But the arrow is clearly pointing to serverless as being as significant force in the future of cloud computing, with weaknesses slowly being addressed through a variety of platform improvements.

Durable computing platforms like Golem Cloud increase the expressive power of classic serverless computing even further, a topic that I will discuss in the next section.

Better Serverless

Serverless solutions like the highly-regarded AWS Lambda are known to suffer from various drawbacks that render it less suitable for a range of use cases. Three of the largest recognized drawbacks include:

  1. Higher-latency. When a serverless function has not been invoked for some period of time, it is unloaded to save computing resources. When first subsequently invoked, there may be a latency spike as the function is reloaded. The more functions required to build a cloud application (typically thousands or more for a complex app), the more frequently these latency spikes will affect the application.
  2. Resource Caps. Serverless functions are intended to complete execution quickly. Indeed, functions are generally forcibly terminated if they do not complete execution in some pre-determined amount of time. Moreover, there may be severe CPU and memory limitations. All of these resource caps, but especially the time limit, decrease potential applications for serverless technology.
  3. Statelessness. Serverless functions may not be stateful. Most cloud applications are stateful, which must be handled in serverless architectures by pushing state into a persistent queuing service, whose individual messages are processed by families of serverless functions, leading to a complex and vendor-specific topology.

Beyond these restrictions in classic serverless computing, there is the additional challenge inherent in almost all cloud computing platforms today: they are not durable, which means that failure events such as hardware failures, OS or application updates, configuration changes, network failures, and so on, can interrupt executing code.

In practice, the fragility of modern cloud computing means that code which has transactional requirements across multiple systems, long-running code, and mission-critical code cannot be implemented naively, but must adopt sophisticated architectures for distributed systems, including event-sourcing with finite state machines and equivalent fault-tolerant architectures for distributed stateful computation.

As with any durable computing platform, Golem Cloud deftly solves the fragility problem, providing a fault-tolerant foundation from which to build reliable applications (including microservice orchestration), workflows, process automations, and much more.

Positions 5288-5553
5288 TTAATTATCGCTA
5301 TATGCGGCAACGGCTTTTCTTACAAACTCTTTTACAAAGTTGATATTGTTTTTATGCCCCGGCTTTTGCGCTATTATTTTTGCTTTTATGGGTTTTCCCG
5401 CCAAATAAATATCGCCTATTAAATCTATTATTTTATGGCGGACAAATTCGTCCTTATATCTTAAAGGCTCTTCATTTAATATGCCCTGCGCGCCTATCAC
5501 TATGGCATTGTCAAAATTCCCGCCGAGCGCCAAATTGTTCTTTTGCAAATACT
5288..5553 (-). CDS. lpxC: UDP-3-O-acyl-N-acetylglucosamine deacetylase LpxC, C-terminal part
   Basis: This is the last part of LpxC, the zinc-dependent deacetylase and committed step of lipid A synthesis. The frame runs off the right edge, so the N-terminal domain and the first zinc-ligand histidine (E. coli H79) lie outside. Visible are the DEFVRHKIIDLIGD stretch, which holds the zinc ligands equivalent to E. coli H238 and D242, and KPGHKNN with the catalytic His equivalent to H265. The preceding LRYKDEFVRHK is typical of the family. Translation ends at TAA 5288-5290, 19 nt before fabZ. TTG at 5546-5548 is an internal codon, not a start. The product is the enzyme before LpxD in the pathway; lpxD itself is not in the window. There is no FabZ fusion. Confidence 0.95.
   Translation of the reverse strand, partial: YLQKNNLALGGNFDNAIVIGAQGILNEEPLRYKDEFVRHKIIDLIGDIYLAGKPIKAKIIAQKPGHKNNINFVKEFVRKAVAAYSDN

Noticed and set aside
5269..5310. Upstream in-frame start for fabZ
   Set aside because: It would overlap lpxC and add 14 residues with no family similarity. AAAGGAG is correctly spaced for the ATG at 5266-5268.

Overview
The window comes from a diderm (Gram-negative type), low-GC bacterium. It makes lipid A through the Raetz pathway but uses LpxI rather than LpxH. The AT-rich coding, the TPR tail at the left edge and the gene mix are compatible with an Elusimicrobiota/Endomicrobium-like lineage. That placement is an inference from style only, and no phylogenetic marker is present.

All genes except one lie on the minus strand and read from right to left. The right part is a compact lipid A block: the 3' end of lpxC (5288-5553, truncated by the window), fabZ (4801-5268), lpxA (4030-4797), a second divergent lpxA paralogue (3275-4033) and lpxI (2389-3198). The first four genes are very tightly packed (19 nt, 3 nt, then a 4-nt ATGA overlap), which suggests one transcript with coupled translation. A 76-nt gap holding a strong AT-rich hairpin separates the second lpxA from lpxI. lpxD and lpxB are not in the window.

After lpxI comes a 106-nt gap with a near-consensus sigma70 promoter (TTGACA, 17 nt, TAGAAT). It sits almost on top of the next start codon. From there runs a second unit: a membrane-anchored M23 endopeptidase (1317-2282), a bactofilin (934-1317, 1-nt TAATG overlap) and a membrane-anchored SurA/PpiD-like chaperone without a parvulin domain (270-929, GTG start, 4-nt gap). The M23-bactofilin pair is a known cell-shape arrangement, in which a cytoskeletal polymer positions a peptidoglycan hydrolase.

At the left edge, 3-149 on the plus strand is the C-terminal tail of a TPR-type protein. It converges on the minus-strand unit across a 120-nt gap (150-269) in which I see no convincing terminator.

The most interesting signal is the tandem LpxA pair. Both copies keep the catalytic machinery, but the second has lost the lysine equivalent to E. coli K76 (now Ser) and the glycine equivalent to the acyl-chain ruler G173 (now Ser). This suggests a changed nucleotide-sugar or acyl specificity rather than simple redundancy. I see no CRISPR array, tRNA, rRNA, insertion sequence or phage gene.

But as a serverless cloud computing platform, Golem Cloud also targets new use cases for serverless, by removing some key restrictions:

  • Latency. Golem is focused on low latency serverless, and while there is more work to be done here, already the choice of WASM and caching have a major impact on reducing latency. In addition, Golem's concept of a worker template is actually far more course-grained than a function, so a cloud application needs fewer of them than functions, reducing the likelihood of cold starts.
  • Resources. Workers on Golem Cloud execute indefinitely, with flexible CPU and memory caps. There are no restrictions placed on how long workers may live, and indeed every aspect of the platform is built with the understanding that some workers will live "forever" (at least, as long as the business requires them to live).
  • Statefulness. Workers are free to be stateful (for example, storing information in memory without any restriction), and with the strong guarantees that durable computing provides, this state will survive all failure events. This lets you solve a dazzling number of problems in distributed computing, in some cases without even needing a separate database (even for transactional data).

With these sorts of features, Golem Cloud lets you deploy serverless solutions in many scenarios that were not feasible. Moreover, the resulting architecture can be far simpler than it would be using other approaches, thanks to the simplifying effects of durable computing.

Up until now, I have introduced the terms functions, lambdas, and workers as more or less equivalent. But deeply understanding serverless architecture on Golem Cloud will require you understand precisely the way in which a Golem worker is different than a serverless lambda.

Lambdas vs Workers

A lambda or function in a serverless cloud computing platform is very similar to a stateless function in any programming language.

The function accepts some input, and does something with the input (perhaps generating a response, in the case of request handlers), potentially talking to various APIs, microservices, and databases along the way.

The function is triggered by an activity managed by the cloud provider, which could be:

  • Requests. A request that is made against a given endpoint.
  • Queues. An item of work is added to a queue.
  • Schedules. A specified time on a schedule is reached.
  • Events. A lifecycle event such as an S3 upload.

Once triggered, the function executes with its input, which depends on the type of trigger, and continues until completion, or until timeout, whichever occurs first.